Date of Award

2015

Document Type

Thesis

First Advisor

Smith-Jackson, Dr. Tonya L.

Abstract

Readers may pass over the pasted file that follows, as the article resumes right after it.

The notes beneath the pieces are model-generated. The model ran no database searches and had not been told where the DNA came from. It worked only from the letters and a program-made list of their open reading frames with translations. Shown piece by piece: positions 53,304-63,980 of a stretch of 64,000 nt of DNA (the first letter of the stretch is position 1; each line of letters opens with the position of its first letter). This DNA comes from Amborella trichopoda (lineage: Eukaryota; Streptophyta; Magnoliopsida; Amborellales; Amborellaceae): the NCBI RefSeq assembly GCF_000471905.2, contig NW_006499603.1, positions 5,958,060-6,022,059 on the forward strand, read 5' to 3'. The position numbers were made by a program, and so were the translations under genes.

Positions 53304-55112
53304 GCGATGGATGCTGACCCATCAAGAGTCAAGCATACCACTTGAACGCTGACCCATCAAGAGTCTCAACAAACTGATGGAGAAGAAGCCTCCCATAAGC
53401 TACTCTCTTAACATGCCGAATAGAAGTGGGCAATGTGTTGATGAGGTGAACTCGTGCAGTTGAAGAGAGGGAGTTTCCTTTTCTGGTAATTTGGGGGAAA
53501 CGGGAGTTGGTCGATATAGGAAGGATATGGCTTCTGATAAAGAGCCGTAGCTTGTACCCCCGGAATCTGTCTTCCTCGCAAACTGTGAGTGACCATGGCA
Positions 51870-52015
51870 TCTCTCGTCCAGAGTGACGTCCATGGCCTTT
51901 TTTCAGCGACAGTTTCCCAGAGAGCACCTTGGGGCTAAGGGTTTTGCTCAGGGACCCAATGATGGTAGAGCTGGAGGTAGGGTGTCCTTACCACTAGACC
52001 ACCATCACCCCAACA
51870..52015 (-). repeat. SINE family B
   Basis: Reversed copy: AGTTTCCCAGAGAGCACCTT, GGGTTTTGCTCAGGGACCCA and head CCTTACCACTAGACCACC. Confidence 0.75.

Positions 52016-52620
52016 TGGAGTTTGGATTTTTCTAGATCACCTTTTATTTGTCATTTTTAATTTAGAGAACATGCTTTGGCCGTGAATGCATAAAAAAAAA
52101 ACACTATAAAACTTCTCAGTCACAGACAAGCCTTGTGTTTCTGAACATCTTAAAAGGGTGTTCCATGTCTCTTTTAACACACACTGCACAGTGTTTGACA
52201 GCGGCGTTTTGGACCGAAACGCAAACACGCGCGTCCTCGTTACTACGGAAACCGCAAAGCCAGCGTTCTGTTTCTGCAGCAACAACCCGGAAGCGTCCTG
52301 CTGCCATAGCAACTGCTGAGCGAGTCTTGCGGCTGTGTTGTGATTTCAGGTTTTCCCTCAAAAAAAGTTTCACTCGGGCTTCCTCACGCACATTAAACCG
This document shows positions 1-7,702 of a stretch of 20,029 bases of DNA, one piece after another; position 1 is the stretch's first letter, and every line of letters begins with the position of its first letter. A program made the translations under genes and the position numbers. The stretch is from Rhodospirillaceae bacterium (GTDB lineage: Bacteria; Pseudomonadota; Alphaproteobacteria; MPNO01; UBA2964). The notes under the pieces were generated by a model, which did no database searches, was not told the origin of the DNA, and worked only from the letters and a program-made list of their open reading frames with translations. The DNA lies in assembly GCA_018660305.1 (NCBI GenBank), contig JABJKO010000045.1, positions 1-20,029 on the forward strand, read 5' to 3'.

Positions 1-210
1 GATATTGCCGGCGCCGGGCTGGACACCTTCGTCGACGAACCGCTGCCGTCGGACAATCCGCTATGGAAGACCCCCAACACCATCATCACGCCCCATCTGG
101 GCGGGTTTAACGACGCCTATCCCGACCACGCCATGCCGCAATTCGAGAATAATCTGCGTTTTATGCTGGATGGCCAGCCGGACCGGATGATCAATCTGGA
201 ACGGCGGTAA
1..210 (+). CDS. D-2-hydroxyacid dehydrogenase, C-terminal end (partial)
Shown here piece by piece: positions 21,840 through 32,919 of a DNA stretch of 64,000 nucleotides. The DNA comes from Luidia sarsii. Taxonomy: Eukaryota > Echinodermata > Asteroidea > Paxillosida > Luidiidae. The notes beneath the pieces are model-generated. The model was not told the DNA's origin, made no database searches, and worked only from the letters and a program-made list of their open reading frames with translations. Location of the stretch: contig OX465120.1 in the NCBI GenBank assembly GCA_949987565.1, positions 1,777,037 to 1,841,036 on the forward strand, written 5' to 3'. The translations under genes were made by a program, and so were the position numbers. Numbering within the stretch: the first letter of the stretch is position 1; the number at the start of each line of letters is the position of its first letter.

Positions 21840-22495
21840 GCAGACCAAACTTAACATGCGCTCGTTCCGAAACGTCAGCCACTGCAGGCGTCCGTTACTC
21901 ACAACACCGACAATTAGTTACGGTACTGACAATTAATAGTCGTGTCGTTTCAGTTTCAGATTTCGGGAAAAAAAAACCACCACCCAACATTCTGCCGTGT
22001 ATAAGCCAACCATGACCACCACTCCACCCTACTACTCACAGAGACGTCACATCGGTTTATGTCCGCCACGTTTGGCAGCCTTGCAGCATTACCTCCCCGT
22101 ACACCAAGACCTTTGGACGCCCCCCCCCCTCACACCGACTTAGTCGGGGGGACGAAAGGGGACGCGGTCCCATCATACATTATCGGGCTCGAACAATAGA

Falls from roofs are a serious problem in construction sectors. A significant number of workers experience fatal falls from residential structures while performing roofing tasks each year. According to a relatively new OSHA ruling for residential construction, fall protection equipment is mandatory when working at heights of six feet or more. However, lack of ease in using equipment, workers’ attitude towards safety equipment and sometimes discomfort in usage of the equipment create obstacles in facilitating the use of fall protection equipment. The difficulty in adopting fall protection equipment has been studied by using scaled models to simulate the actual work environment. In this research, a comparative study was performed between indoor and outdoor scaled models to explore the ecological validity of the indoor scaled model by using the outdoor model as representative of a higher fidelity residential roofing context. The work procedures and task setups were kept similar between both contexts and subjects’ behaviors were observed closely. Data were collected by questionnaire and observation techniques. The data were analyzed to examine the differences in both contexts. The primary hypotheses were focused on the presence or absence of differences between the indoor and outdoor models in terms of performance time, critical incidents and usability ratings. Fidelity of the scaled models was investigated based on the participants’ perceptions. Mixed results were found. Findings supported the fidelity of the outdoor scaled model as a sufficient replication of the real world. The outdoor scaled model was perceived to be more similar to the actual construction site than the indoor scaled model. Guidelines about the applicability of the indoor and outdoor scaled models were provided based on the findings of this study.

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